“The oil sector boomed under his tenure, with oil prices as high as $120 and peace in the Nigeria Delta. Nigeria earned unprecedented dollar revenues. Sadly, that is where the story turns sour.
“There is nothing to show for the revenues earned, no major capital project was completed, neither power generation, road development, rail or agriculture benefitted from the windfall earnings.
“Rather the administration presided over the diversion of oil revenues on a such a massive scale, that even without the protection now accorded to whistle blowers, the then Central Bank governor blew not only a whistle but a trumpet. He was hurriedly shown the door,” Shehu said.
The presidency noted that the acquisition of private jets, luxury yachts and the accumulation of expensive property portfolios worldwide by public officers and their cohorts continued unabated under Jonathan. The statement further reads:
“Indeed the president once celebrated having the largest number of private jets, whilst our youth languished without jobs, our fields stood idle and our factories began the layoff of workers.
“Government simply reticulated oil revenue through personal spending by corrupt leaders, wasteful expenses and salaries. This was done rather than investing in what would grow the economy.
“Economies grow due to capital investment in assets like seaports, airports, power plants, railways, roads and housing. Nigeria cannot record a single major infrastructural project in the last 10 years.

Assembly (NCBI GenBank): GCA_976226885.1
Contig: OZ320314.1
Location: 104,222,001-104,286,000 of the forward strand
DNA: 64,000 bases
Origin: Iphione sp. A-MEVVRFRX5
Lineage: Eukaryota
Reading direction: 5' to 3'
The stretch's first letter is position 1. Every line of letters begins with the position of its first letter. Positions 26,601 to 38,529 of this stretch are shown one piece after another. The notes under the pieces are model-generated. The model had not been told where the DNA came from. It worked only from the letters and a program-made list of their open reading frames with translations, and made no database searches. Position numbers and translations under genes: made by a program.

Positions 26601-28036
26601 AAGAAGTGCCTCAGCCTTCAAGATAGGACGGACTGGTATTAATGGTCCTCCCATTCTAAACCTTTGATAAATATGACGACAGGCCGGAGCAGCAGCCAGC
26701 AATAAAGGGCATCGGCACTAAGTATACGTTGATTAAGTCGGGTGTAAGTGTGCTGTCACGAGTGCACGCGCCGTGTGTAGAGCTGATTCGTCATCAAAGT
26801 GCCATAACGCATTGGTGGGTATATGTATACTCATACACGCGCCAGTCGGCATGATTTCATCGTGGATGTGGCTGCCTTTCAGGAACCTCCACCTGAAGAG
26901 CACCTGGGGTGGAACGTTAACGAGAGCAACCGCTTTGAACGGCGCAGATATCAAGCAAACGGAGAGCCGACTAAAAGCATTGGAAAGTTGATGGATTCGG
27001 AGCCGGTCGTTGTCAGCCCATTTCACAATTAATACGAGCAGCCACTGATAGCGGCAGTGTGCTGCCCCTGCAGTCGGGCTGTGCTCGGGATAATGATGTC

“Such was the looting that even the goose that was laying the golden egg was being systematically starved. The direct contractual costs of oil produced, in the form of cash calls, remained unpaid.
“We would not be suffering now if we had no cash reserves but we had power, or a rail system, or good roads, or good housing. But we don’t have money and we don’t have the projects either.
“Now that the oil has fallen below those levels, it is very difficult to do what is needed but they must be done to save Nigeria. There is no other way if we want to be honest.
“If PDP were still in power they would have continued deceiving people, by borrowing to fund stealing and wastage and the problem would have simply been postponed for future generations to face.
“One of former President Jonathon’s specific boasts is that dollar under him was N180 compared to today. With such a line of argument, it is clear why we are where we are.
“With oil prices as high as $120 the average inflow of dollars each month was high, making it easy to support cheap dollars. However with oil price plummeting as low as $28, the fundamental laws of supply and demand dictated that the currency would need to adjust, since oil was the sole export.
“It is instructive to note that virtually every major oil exporter has witnessed currency adjustments with the fall in oil price.”
Pointing out some of the achievements of the Buhari administration so far, the presidency said the current government had taken a long-term strategic view of supporting a stable naira on both the supply and demand sides.
“Buhari has driven import substitution to reduce demand for dollars to buy things we can produce thereby creating thousands of rural jobs in rice and other staples.
“In addition, there is a credible plan to diversify our revenue sources away from oil, with focus on export crops as well as solid minerals, with the release of $100m fund to develop solid mineral extraction.
“President Muhammadu Buhari has a positive and prosperous vision for Nigeria. A nation in which the natural talent and hard work of the people is being supported by an enabling environment of infrastructural development and policy reforms that will develop a firm future for our nation.”